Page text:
On July 28, 1997 a star was born. From a tiny seed of hope a magnificent tree of life emerged and grew steadily into the sequoia it is today. Lifesavers Wild Horse Rescue dedicated its nonprofit mission to saving wild and domestic horses from abuse, neglect, and slaughter more than 20 years ago.
Beginning with just a handful of horses and a pocketful of change Lifesavers rallied supporters and donors to help give helpless horses a second chance at life. The organization specializes in the rescue, training, and care of American mustangs born wild on public and private lands, but includes domestic horses as well.
Lifesavers has been at the center of some landmark events including a Dwight Yoakam concert in 1998 where the entertainer donated his time and music to raise funds for the fledgling horse rescue group.
In 1999 when two marines were arrested for shooting and killing 34 wild horses in Nevada, Lifesavers initiated a letter writing campaign to the District Attorney asking for a swift trial and strong sentencing if the accusers were found guilty. They were convicted and the public pressure was credited for their jail sentence.
In 2003 125 wild mares and foals were rescued from an abandonment situation in Nevada. In 2006 and forward Lifesavers worked closely with the Nevada Dept of Agriculture where they captured Virginia Range horses and slated them for slaughter if not placed with a rescue. The organization saved as many as possible.
An historical abuse case happened in Alliance, Nebraska in 2009 where nearly 100 captive born-wild horses died of starvation and thirst. This was the largest animal abuse case in the history of Nebraska. Jill Starr, Founder of Lifesavers, was called in to be a first responder to help get the 200 survivors safely off the ranch. Lifesavers ended up bringing 23 of those starved horses to its rescue ranch.
And, in 2010 another historic rescue was orchestrated by Lifesavers. The group heard about 170 wild mustangs that were gathered by the Bureau of Land Management from a range in Nevada. The horses were transported to a notorious killer livestock auction house in nearby Fallon. It was certain that most, if not all, of those innocent wild horses would be purchased by slaughter brokers and sent to Mexico or Canada where their lives would end tortuously. A benefactor was contacted and the funds were donated to purchase every single mustang from that auction leaving all the killer buyers going home with empty trailers. To this day that was the largest single auction rescue performed by any horse rescue. Hundreds of other horses were saved from the same auction house that year including 500 Paiute Reservation horses, some of which became the beginning herd for Madeleine Pickens’ Mustang Monument Eco-resort.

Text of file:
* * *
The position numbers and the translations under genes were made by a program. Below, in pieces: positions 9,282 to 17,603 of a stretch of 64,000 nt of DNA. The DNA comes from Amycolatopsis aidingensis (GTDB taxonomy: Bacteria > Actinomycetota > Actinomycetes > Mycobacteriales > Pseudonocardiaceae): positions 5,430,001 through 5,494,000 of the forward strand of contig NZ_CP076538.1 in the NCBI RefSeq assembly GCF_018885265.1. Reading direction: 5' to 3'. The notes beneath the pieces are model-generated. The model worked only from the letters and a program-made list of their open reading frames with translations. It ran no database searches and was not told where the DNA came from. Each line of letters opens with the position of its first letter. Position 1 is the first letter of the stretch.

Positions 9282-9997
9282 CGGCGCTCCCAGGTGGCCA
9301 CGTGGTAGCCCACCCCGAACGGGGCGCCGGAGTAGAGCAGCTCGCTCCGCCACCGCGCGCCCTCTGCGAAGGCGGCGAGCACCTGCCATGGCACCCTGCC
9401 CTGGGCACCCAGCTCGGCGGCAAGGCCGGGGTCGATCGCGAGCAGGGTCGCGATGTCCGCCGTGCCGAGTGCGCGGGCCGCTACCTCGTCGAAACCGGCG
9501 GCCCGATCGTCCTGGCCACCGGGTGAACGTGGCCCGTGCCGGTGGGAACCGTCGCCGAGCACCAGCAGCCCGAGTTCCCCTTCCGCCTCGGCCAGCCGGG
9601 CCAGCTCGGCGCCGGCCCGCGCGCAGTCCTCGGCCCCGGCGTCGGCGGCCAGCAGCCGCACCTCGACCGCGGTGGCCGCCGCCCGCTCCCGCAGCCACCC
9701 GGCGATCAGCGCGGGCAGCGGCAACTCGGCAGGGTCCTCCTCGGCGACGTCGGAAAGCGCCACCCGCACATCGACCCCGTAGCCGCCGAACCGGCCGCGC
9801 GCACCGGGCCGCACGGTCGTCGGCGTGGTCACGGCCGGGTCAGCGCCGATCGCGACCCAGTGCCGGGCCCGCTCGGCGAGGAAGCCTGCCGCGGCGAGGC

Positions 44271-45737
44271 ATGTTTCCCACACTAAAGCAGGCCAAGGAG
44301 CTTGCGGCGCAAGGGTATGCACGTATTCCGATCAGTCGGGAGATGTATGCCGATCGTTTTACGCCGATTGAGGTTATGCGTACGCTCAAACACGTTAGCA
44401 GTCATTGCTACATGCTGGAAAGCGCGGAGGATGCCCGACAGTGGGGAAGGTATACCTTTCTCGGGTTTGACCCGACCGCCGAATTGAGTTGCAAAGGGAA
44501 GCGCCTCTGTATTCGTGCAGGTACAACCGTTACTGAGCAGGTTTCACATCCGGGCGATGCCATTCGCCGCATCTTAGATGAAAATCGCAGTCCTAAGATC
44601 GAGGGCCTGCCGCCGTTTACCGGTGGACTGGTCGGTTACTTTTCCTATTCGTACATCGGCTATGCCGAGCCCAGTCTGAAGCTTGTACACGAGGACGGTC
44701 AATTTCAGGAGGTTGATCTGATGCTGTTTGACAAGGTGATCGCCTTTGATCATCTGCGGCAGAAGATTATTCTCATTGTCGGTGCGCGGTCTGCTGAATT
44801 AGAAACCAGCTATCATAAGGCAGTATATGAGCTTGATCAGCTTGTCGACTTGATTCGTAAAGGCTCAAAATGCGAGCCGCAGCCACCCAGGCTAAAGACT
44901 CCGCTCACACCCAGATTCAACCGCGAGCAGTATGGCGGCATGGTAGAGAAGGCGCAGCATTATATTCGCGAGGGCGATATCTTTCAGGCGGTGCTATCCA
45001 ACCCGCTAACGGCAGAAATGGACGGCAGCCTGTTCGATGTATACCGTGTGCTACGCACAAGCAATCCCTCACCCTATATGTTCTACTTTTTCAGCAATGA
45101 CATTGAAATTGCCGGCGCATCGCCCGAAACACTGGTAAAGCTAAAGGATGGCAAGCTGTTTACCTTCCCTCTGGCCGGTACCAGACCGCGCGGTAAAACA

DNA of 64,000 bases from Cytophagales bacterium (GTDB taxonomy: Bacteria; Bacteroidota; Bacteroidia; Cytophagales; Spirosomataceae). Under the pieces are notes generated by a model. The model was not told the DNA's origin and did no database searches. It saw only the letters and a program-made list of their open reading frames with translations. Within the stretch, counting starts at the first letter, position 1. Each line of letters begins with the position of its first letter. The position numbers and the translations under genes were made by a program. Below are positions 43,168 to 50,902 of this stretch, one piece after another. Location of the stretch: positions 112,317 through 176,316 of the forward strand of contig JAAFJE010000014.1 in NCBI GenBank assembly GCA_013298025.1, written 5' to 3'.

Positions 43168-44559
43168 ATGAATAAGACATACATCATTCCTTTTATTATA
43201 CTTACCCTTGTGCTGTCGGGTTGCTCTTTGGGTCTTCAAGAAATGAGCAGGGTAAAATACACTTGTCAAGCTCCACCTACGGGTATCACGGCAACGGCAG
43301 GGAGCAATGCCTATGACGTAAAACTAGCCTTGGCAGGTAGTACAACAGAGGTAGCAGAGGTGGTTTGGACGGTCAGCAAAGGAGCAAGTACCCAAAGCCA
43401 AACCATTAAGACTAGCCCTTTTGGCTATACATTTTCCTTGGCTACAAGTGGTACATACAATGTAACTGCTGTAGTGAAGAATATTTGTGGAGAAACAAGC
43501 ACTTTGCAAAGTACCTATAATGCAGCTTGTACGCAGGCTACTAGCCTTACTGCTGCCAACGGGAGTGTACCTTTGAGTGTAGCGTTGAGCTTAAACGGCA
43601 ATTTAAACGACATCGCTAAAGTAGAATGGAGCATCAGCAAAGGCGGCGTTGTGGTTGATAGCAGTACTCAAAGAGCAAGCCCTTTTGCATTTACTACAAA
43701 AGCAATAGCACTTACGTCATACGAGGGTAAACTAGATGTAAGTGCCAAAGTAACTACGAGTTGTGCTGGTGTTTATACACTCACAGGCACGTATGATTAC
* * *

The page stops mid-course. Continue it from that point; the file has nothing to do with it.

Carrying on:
Lifesavers Wild Horse Rescue made its first home at a modest desert property outside of Lancaster, California. As donor interest caught on Lifesavers was able to expand its facility and create a separate sanctuary property now known as Wild Horse Canyon in Caliente, California. Wild Horse Canyon consists of about 1000 acres of natural habitat where 300 previously rescued horses make their home. A total of 400 horses are currently under the care of the wild horse rescue. Training and adoption programs are managed at the original Lancaster facility while healing programs are offered to veterans and others at Wild Horse Canyon.
Lifesavers Wild Horse Rescue continues to broaden its vision, and plans are in the works to expand Wild Horse Canyon and consolidate the two properties into one. Wild Horse Canyon has already become the Headquarters and in the near future it will be the sole operations center for Lifesavers programs including rescue, care, training, adoption, and guest opportunities.
Donor support is essential in the success of all Lifesavers efforts. Tax deductible contributions can be made online via Network for Good or Paypal (links are on every page of the website: wildhorserescue.org. Donations may also be sent by mail to Lifesavers, Inc., 35700 Sand Canyon Rd, Caliente, CA 93518